Highway Robbery, Wall Street Style
There is no amount of words possible to even begin describing this situation. The jaw dropping arrogance displayed by the banks and financial institutions is definitely one for the books. The AP approached 21 financial firms, which received bailout money, and asked for accountability on how the money was being spent. Some of the responses from these institutions range from outrageous to flat out apathetic.
From the AP,
JP Morgan Chase,
AP-“We’ve lent some of it. We’ve not lent some of it. We’ve not given any accounting of, ‘Here’s how we’re doing it,'” said Thomas Kelly, a spokesman for JPMorgan Chase, which received $25 billion in emergency bailout money. “We have not disclosed that to the public. We’re declining to.”
Ga.-based SunTrust Banks Inc,
AP-“We’re not providing dollar-in, dollar-out tracking,” said Barry Koling, a spokesman for Atlanta, Ga.-based SunTrust Banks Inc., which got $3.5 billion in taxpayer dollars.
Regions Financial Corp,
AP-“We manage our capital in its aggregate,” said Regions Financial Corp. spokesman Tim Deighton, who said the Birmingham, Ala.-based company is not tracking how it is spending the $3.5 billion it received as part of the financial bailout.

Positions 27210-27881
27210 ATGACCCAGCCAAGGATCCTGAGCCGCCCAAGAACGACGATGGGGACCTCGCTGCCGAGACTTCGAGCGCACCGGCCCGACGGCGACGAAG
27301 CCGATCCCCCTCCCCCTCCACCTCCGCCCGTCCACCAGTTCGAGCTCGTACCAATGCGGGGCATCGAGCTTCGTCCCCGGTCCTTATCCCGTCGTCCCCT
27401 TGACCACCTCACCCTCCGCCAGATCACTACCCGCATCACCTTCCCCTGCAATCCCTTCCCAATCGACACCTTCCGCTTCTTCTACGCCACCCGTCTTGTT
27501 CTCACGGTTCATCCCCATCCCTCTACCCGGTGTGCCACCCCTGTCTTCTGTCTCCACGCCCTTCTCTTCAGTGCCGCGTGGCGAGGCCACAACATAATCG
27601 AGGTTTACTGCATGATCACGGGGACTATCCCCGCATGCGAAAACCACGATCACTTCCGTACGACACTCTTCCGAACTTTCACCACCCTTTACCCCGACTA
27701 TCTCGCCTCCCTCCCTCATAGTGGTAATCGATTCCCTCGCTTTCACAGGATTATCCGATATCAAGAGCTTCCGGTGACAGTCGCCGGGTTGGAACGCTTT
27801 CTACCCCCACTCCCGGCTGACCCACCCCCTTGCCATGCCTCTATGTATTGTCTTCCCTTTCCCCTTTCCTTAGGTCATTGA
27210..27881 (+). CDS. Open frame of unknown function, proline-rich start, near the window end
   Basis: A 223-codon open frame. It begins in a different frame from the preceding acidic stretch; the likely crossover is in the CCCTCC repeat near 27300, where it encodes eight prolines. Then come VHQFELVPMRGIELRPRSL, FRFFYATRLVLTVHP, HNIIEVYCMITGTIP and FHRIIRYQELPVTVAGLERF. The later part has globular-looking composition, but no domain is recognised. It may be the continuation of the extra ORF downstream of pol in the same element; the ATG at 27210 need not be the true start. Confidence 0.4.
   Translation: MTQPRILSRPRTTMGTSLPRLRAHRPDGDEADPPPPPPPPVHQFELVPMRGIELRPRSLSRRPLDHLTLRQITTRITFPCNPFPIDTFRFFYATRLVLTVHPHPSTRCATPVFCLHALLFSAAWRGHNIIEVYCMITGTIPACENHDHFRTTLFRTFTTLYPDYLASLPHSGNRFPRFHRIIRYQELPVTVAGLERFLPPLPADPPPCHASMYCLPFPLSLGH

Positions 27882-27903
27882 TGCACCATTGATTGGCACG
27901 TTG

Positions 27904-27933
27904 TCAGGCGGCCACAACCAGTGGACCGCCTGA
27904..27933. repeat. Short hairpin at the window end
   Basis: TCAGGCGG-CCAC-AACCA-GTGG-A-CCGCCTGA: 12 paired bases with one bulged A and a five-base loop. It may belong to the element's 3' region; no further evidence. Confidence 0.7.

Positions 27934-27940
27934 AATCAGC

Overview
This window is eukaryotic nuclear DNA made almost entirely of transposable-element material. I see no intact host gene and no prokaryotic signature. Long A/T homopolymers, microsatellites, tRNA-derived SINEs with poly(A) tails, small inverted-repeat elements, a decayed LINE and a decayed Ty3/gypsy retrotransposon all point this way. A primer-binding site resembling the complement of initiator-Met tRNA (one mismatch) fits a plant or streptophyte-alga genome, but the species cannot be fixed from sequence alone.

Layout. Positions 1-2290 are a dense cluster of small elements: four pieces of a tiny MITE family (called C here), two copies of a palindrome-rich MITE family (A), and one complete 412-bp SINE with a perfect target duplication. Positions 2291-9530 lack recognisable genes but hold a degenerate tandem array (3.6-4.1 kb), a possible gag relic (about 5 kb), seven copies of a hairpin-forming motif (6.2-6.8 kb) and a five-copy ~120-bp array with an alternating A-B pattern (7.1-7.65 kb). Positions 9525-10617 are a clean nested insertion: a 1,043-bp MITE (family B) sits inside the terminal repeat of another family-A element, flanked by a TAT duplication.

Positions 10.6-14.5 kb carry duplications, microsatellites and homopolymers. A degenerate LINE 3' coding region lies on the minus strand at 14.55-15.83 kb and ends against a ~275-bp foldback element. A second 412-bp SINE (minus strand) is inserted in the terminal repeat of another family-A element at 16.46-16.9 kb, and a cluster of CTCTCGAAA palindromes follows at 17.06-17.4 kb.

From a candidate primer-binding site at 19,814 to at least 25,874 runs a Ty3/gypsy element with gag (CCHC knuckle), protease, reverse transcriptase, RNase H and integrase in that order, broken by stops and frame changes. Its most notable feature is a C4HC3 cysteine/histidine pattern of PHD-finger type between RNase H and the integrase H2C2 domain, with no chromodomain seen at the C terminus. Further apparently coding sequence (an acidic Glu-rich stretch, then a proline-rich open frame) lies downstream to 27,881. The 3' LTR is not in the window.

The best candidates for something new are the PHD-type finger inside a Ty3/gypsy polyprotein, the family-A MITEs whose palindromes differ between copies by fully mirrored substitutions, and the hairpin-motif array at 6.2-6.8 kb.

Not one bank provided exact information on how the money they received, from you and I, is being spent, lent, or held onto. The oddest part was the push by Congress and the White House to obtain this money without any type of regulation or stipulation being put on it.
The money from the TARP was provided for one reason and one reason only; to free up credit so businesses could start borrowing again, thereby alleviating the credit crunch. Well, that has yet to transpire, and all we have for our trouble are Banks possibly hording money while the economic system further deteriorates.
Only furthering frustration, many of the top execs, whose companies are receiving government assistance, had spent $1.6 billion on bonuses and compensations last year.
From the AP,
AP-Banks that are getting taxpayer bailouts awarded their top executives nearly $1.6 billion in salaries, bonuses, and other benefits last year, an Associated Press analysis reveals.read more...
While Congress is calling for stiffer regulation and oversight before the rest of the TARP fund is to be released. The main question is, “Why didn’t they do this in the first place?” With the lack of transparency on Wall Street being one of the contributing factors to the subrpime bust, when did Congress ever get the idea that these banks and financial institutions could be trusted? Of course, whoever said Congress could be trusted? None of them need their hands held, they need them tied in front of them so we can watch them.
Here is a list, via Pro Publica, of institutions who have received TARP money and how much. It should be regularly updated as more information becomes available.